While extreme weather may not affect everyone, it can negatively impact patients with heart or lung diseases -- as well as those with asthma.
"The weather in Kansas is different everyday and research has shown that we are more affected by certain atmospheric factors," says Lisa Teachman, chief meteorologist for KSN-Channel 3.
"For example, I have cold-weather induced asthma and I have a bad cough and shortness of breath on cold, dry days," Teachman told attendees at Ascension Via Christi St. Francis' combined February Heart Failure and Better Breathers support group meeting.
The Haysville native also shared about her television career and eventual return to her home community.
"I've always loved Wichita's people and the incredible weather events here," she told the group of about 20, who all said that they were either affected by extreme cold, heart or both. "It's like the Superbowl of weather!"
Teachman then shared information from the American Lung Association and American Heart Association:
Cold and dry: Your heart pumps harder in the cold because of constricted blood vessels, which can lead to an increased risk of stroke or blood clots. Cold weather can also cause your heart to work harder to keep your body warm and may cause shortness of breath. Teachman recommends wrapping a scarf around your mouth and nose to help breathe in warm air while outside.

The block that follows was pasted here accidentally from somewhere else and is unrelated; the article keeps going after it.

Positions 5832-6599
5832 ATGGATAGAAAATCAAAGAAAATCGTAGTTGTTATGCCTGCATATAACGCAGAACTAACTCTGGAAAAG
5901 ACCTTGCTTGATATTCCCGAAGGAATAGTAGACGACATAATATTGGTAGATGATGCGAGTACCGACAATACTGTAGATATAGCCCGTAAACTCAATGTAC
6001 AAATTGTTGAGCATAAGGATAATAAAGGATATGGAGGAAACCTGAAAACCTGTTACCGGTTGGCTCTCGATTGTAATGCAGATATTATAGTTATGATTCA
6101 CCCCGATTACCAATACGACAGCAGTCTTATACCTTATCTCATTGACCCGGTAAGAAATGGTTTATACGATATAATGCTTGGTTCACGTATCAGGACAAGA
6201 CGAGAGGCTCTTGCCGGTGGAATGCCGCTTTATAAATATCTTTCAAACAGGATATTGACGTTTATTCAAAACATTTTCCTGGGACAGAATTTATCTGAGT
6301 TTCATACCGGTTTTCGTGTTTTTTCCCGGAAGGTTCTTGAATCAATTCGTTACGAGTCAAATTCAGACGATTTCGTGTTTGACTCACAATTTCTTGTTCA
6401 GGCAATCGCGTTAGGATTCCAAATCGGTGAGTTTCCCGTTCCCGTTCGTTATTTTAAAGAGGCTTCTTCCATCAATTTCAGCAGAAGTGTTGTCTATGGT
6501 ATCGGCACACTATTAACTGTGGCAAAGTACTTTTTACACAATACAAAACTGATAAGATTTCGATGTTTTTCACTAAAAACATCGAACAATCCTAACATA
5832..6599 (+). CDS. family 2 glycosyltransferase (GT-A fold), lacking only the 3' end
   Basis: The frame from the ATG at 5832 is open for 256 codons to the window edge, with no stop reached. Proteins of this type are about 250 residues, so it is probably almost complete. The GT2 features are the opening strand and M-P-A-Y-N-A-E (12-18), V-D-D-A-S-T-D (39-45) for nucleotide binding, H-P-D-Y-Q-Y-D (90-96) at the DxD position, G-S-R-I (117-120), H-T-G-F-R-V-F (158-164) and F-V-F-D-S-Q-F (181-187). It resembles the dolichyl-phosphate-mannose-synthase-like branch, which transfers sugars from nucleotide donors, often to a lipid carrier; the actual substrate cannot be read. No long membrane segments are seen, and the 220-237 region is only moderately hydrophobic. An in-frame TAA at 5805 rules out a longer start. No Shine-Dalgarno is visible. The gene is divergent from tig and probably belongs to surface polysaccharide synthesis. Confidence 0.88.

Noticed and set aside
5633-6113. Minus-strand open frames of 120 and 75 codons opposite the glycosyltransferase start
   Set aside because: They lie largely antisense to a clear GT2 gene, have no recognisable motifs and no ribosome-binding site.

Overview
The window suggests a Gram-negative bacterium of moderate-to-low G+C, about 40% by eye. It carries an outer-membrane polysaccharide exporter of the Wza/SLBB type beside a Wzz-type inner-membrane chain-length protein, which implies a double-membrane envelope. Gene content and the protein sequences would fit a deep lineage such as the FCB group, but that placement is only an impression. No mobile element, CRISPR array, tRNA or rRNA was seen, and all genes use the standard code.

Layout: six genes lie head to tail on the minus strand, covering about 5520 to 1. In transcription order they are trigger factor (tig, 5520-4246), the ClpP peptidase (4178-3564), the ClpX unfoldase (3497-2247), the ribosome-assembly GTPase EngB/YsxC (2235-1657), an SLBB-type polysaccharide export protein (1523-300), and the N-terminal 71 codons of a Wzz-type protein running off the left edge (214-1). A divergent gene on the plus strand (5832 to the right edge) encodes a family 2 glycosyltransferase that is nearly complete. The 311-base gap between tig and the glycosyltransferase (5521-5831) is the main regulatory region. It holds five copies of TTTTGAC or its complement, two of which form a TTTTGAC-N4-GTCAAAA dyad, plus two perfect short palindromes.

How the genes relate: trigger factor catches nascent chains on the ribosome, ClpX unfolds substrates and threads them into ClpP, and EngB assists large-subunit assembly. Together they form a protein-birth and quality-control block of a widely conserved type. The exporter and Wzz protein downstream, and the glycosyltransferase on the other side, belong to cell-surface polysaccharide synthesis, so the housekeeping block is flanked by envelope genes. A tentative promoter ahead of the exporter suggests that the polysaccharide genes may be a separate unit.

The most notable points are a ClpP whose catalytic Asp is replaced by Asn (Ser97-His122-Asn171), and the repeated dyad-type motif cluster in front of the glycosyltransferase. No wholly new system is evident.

Hot and humid: Certain heart medicines, such as beta blockers or ace inhibitors, can exaggerate the body's response to heat, causing a heat stroke or dehydration. Your heart works just as hard in the summer to keep the body cool, which also can cause shortness of breath or dizziness and weakness.
Air quality: Air pollution levels can be high in hot or cold weather, so it's important to check before going out. Air pollution can trigger asthma or reactions in those with lung diseases. "This can especially happen in Wichita, where there are more building projects and construction than rural areas," says Teachman.
Barometric pressure: Most people can feel this drop. Sometimes a pressure drop can result in a headache, joint pain or difficulty breathing. When the barometric pressure drops, there's less dense air in the atmosphere, meaning it is harder to breathe. This can also be felt in mountainous areas when at higher elevations.
"Being aware of environmental and other triggers is important, but particularly so for patients living with heart failure and chronic pulmonary disease," says Ali Hodge, who leads the Transitional Care Clinics at St. Francis. "We so appreciate that Lisa took the time to speak at our support group meeting."